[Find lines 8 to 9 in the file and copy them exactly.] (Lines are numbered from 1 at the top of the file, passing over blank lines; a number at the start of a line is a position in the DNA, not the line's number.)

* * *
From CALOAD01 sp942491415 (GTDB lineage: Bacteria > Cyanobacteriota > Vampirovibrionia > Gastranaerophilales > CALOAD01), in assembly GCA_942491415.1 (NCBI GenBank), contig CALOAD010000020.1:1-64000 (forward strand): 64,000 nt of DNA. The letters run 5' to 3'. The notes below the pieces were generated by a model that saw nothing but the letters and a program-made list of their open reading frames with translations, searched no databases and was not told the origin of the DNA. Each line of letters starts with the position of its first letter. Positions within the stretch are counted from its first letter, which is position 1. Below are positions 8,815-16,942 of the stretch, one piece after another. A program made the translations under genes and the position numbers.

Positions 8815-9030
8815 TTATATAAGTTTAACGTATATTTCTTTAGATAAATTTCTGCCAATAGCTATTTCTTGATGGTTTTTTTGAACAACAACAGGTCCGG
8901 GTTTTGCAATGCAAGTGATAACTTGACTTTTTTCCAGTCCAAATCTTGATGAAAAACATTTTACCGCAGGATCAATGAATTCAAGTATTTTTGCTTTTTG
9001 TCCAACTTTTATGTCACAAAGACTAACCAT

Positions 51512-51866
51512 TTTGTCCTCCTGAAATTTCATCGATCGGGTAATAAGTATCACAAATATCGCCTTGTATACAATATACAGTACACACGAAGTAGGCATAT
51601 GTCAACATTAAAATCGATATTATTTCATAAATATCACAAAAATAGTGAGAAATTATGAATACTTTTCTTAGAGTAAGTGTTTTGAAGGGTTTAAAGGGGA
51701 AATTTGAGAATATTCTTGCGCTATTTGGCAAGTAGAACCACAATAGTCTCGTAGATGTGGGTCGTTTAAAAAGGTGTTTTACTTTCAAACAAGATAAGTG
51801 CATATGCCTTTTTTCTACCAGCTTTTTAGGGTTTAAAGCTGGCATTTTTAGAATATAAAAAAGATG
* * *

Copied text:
51601 GTCAACATTAAAATCGATATTATTTCATAAATATCACAAAAATAGTGAGAAATTATGAATACTTTTCTTAGAGTAAGTGTTTTGAAGGGTTTAAAGGGGA
51701 AATTTGAGAATATTCTTGCGCTATTTGGCAAGTAGAACCACAATAGTCTCGTAGATGTGGGTCGTTTAAAAAGGTGTTTTACTTTCAAACAAGATAAGTG